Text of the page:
KBR and Google Books formalize their partnership and will digitize more than 100,000 books in three years

At the beginning of March, the first truck of books from the collections of the Royal Library of Belgium (KBR) left for the European digitization site of Google Books as part of a partnership announced in 2022, the Secretary of State for Science Policy announced. 100.000 works, some of which date back to the 17th century, will thus be freely accessible in the years to come via Google Books and BELGICA, the KBR digital library.

30.000 to 40.000 digitised books per year

The collaboration between Google and KBR will make it possible to digitize several thousand works. Every eight weeks, a book delivery will be organised in order to achieve the annual objective of digitizing between 30,000 and 40,000 books that will be then available online.

This collaboration will make it possible to increase the number of consultations of KBR collections while facilitating cross-searches between these collections and those of other national or university libraries whose works are also present on Google Books.

“This partnership will accelerate the process of digitizing the Royal Library’s collections and broaden the dissemination of our heritage. In my eyes, these are fundamental cultural issues in a world where we must fully take our place. I thank the management and teams of the Royal Library who dared to embark on such a partnership which will considerably broaden our cultural influence.”

– Thomas Dermine, Secretary of State for Science Policy

A partnership to digitize and make public collections even more accessible

Created over close to 20 years ago, Google Books is a service that aims to make as many books as possible free online for everyone around the world. This ambition naturally ties in with one of KBR’s main missions, namely to democratize access to knowledge, heritage and information. If KBR already has its platforms for distributing digital works, this partnership makes it possible to increase their visibility by relying on the influence of the Google Books platform.

The collaboration also makes it possible to accelerate digitalization, financed by Google, while continuing to develop KBR’s structural digitalization programs in parallel. This partnership with a private sector player is therefore largely beneficial to KBR and the general public. It constitutes a unique opportunity to enrich the descriptions of part of the Royal Library’s catalog, but also to considerably expand its online offering and therefore, its service to readers.

“I am happy to see this partnership come to fruition and align with our values which are to democratize access to knowledge and heritage. Having our collections present on a platform whose visibility and reach have no equal is a unique opportunity to give a second life to numerous works which will now be identifiable and accessible everywhere and free of charge. This is fully in line with our priority to facilitate research in the field of digital humanities.”

– Sara Lammens, Managing director of KBR

Other institutions in Belgium have also concluded agreements with Google Books. Indeed, the Ghent library (Universiteit Gent) was one of the pioneers to enter into a partnership with Google Books in 2007. In 2020, the Hendrick Conscience heritage library in Antwerp also formalized its participation in Google’s digitization program. In 2022, the Leuven university library (KU Leuven) also announced its partnership for the digitization of some 70,000 books. These Belgian institutions join other large university libraries that work with Google Books such as those of Harvard, Stanford and Oxford.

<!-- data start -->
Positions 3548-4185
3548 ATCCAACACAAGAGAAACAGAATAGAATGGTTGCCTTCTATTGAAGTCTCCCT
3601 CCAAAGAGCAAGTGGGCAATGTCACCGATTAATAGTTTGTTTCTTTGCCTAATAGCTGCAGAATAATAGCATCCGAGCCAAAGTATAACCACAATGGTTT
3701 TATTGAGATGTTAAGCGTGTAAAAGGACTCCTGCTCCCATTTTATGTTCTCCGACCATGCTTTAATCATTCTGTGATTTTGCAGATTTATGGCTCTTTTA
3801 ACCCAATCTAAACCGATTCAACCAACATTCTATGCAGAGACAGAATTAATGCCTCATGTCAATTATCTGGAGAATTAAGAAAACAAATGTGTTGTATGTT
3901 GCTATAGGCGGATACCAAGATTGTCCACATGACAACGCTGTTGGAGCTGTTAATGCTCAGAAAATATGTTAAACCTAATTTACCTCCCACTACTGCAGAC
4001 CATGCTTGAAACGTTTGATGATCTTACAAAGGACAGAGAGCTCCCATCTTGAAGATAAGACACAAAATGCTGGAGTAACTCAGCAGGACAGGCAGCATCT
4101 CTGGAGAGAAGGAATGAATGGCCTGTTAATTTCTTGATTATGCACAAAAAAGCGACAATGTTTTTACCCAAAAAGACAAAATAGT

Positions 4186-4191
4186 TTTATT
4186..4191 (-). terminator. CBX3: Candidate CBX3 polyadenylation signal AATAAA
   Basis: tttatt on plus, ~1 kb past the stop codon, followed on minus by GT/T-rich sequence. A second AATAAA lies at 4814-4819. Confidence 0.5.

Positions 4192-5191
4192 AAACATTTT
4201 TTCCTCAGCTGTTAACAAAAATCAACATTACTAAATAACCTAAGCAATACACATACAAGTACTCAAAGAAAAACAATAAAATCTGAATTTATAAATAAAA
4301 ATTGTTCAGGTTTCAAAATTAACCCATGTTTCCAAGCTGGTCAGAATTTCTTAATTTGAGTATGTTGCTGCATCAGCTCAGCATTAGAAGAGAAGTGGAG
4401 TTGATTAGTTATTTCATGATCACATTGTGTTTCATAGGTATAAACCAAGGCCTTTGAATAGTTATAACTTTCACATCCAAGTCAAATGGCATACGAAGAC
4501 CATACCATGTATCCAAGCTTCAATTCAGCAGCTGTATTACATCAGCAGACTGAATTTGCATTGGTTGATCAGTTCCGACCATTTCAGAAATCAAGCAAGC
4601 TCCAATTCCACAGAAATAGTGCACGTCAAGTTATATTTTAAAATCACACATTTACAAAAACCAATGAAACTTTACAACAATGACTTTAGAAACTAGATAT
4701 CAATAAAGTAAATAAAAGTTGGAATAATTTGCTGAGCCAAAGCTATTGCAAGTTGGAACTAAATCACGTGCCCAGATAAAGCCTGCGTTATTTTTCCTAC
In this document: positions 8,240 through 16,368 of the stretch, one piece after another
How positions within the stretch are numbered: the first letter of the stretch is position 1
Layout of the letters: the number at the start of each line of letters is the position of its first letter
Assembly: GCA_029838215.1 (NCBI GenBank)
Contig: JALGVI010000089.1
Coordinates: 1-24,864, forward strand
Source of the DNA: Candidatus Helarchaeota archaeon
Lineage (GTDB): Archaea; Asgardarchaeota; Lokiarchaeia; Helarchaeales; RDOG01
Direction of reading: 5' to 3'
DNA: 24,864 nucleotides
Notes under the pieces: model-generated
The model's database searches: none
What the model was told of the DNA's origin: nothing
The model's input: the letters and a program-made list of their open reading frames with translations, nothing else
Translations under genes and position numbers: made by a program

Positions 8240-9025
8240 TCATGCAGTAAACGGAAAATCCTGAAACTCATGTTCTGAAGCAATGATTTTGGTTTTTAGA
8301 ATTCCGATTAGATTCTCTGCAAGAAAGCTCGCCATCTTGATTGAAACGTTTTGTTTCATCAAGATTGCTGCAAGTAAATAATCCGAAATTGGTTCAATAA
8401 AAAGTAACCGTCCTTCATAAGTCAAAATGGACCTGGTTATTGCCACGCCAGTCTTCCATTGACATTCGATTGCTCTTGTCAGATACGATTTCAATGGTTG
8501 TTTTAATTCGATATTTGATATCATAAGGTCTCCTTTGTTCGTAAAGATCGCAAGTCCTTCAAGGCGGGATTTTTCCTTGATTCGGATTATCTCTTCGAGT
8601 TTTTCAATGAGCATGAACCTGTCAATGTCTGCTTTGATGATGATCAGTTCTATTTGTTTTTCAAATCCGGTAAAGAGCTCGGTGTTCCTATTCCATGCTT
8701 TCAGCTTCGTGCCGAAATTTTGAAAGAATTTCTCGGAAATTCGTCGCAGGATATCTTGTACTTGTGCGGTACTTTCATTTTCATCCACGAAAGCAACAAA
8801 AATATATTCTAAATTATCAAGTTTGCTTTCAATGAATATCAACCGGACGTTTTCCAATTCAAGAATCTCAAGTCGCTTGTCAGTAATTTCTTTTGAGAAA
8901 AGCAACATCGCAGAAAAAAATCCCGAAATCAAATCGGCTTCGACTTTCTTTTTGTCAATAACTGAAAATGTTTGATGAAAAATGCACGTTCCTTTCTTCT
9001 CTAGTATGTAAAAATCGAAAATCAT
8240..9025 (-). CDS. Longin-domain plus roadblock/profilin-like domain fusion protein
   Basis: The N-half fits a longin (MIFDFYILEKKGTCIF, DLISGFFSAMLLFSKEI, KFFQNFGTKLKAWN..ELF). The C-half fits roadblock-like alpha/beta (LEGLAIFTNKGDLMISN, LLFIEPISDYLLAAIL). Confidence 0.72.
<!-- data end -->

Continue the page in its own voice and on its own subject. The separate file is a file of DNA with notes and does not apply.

“Google Books was launched almost 20 years ago, with the ambition to make all books from around the world digitally available and searchable for everyone. We are pleased that KBR, as a renowned and important Belgian library, support this great ambition. This collaboration adds an incredibly rich collection from Belgium to our corpus, and brings us a crucial step closer to achieving our mission.”

– Stephen McVay, head of the Google Books project 

From the Brabant revolution to medical treatises 

Among the 8 million or so documents held at KBR, the works concerned by the Google Books project cover the period from the 17th to the end of the 19th century. They testify to the great wealth and diversity of KBR’s collections, cover all aspects of Belgian society and even extend beyond our borders. Here are a few examples:

  • These collections include many works documenting the birth of Belgium, such as the “Documens (sic) historiques sur la Révolution belge”, published in Brussels in 1836.
  • Some works predate Belgian independence. This is the case of a series of pamphlets relating to the Brabant Revolution at the end of the 18th century, preserved among the rich collections of KBR’s Réserve précieuse.
  • All fields are represented in this highly heterogeneous corpus, which sometimes documents unexpected themes, and in which the medical sciences are not to be outdone. A case in point is the “Traité complet sur la maladie scrophuleuse”, dated 1833.
  • This vast selection also includes a number of atlases, such as this teaching book published in 1875.
  • The collections also take us beyond the country’s borders, with numerous Italian, Spanish, German and French works, some richly illustrated. Such is the case, for example, of this magnificent edition of the Chroniques of Hainaut by Jehan Froissard